It’s loud, aggressive; a theatre of spin, insults and manufactured outrage, orchestrated by grown men who should know better. Yes, I’m talking about our Federal Parliament’s Question Time. On a visit to Federal Parliament in Canberra this week, I couldn’t help but wonder
Would politicians’ behaviour be improved if we had equal representation of women in politics?’
Alas, Australia still has a while to go until we reach gender equality in federal politics. Men currently outnumber women 4:1 in the House of Representatives and about 3:1 in the Senate. Here’s the latest stats as compiled recently by Women’s Agenda.
- in the lower house, women occupy 44 of the 150 positions, almost 30% of seats.
- In the Senate women now hold 32 seats out of 76, or roughly 42% of the chamber
- women represent 48% of Labor MPs
- women hold 19 of the 84 Liberal MPs and senators in parliament, around 22%,
It was 124 years ago when South Australia became the first polity in the world to grant equal political rights to both men and women, not only allowing them to vote but also to stand for parliament. All Australian states had followed by 1908. Since then, there have been 206 women in federal politics and 76 of them are in our ‘big house’ right now. Path-breaking women doing their best to represent their constituents in this masculine-dominated field of public service. But why is equality in representation taking so long?
Perhaps it’s because of entrenched sexism which is delivering a political system inherently biased against female politicians
Sexism in politics
It’s a difficult fact of political life but most women who have been elected to public office will have stories to tell of when they have been directly or indirectly subjected to sexist comments and behaviour.
As an example, think of media reporting on politicians. Why is it only women who receive comments on their marital status, age, parenting situation, clothes, looks or even their voice? When was the last time you read or heard a comment about a male politician’s outfit? Apart from the ‘red or blue’ commentary on his tie choice, probably never. Unlike their male peers, women in politics inevitably experience sexist comments about their hairstyles, clothes, body shape and shoes. Remember the judgemental comments on Teresa Mays infamous leather pants and comments she was out of touch with the average voter because her trousers were ‘so expensive’. No such comments about her peers in their Saville Row, bespoke-suits which went quietly under the sartorial radar.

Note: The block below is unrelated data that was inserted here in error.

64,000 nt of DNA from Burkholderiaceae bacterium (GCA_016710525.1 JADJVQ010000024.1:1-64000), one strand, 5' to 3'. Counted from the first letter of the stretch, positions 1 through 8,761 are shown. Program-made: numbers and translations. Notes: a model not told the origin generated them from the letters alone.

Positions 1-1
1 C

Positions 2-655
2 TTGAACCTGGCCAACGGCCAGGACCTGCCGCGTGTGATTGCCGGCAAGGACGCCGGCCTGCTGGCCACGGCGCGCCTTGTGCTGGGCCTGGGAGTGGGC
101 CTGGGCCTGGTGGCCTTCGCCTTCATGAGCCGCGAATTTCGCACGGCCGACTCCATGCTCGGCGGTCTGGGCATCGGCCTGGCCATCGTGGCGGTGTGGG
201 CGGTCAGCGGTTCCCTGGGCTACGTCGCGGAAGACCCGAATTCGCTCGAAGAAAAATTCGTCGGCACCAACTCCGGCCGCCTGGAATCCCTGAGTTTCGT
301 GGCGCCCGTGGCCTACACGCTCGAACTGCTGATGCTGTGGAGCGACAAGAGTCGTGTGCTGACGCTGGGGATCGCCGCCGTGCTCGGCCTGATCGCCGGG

Wives and mothers first; pollies second
Over the past century community and media expectation has been that female politicians should be wives and mothers. However, history shows that even if a mother runs for office, she is inevitable questioned about how she will continue to care for her children. For example, the creepy comments recently asked of NZ Prime Minister Jacinda Ardern on 60 minutes about “Can you have a baby, be a mother and still do the job?” At least there was a collective groan when that interview was aired earlier this year.
Sexism is everywhere
It’s not only parts of the media that push sexism in politics. Women politicians may also be put down by their opponents or even by their own colleagues. Recall the national cringe moment when former Prime Minister Tony Abbot said he was ‘complimenting’ the then federal MP Fiona Scott for her ‘sex appeal’ while on the campaign trail? She later said the comments were offensive and ‘sexually objectified’ her. Ms Scott also reported that the comments lead to a lack of credibility with some of her male colleagues when she was elected.
Sadly, women can also be subjected to even more severe threats from members of the public. Australia’s former Prime Minister Julia Gillard said that for women in public life the “threats of violent abuse, of rape, are far too common. A woman in public view may expect to receive them almost daily”.
Women push on
Despite the widespread sexism that inevitably seems to come with the job of being a politician, women are pushing on; making a difference, representing their communities and advocating on issues they feel strongly about. Programs such as Melbourne University’s Pathway to Politics are aiming to improve diversity in representation. As a fellow of the 2017 program, I was privileged to hear a range of excellent speakers including many female politicians from a range of political views sharing their stories about what it is like to be a woman in politics. These inspiring politicians shared their achievements and reflections on how they made a difference – despite often harrowing tales of sexism and discrimination.
This week, while visiting Australia’s Parliament house I looked down and noticed millions of dents spreading across the wooden floors of the vast hallways.
Millions of grooves on the polished parquetry give me hope that one day we will have gender equality in our federal parliament
Because, if you look closely, every one of those marks was put there by a woman politician (or her female staffer) striding out in high heels and subtly leaving her mark on the corridors of power. And I am forever grateful to all those women in public office, making their mark, pulling free the grip of sexism on political power and making it easier for the women to come.
Ruth McGowan OAM is a gender equity advocate and champion for women in local government through her work as a consultant and coach. Ruth is currently writing a book to assist candidates to get elected to public office.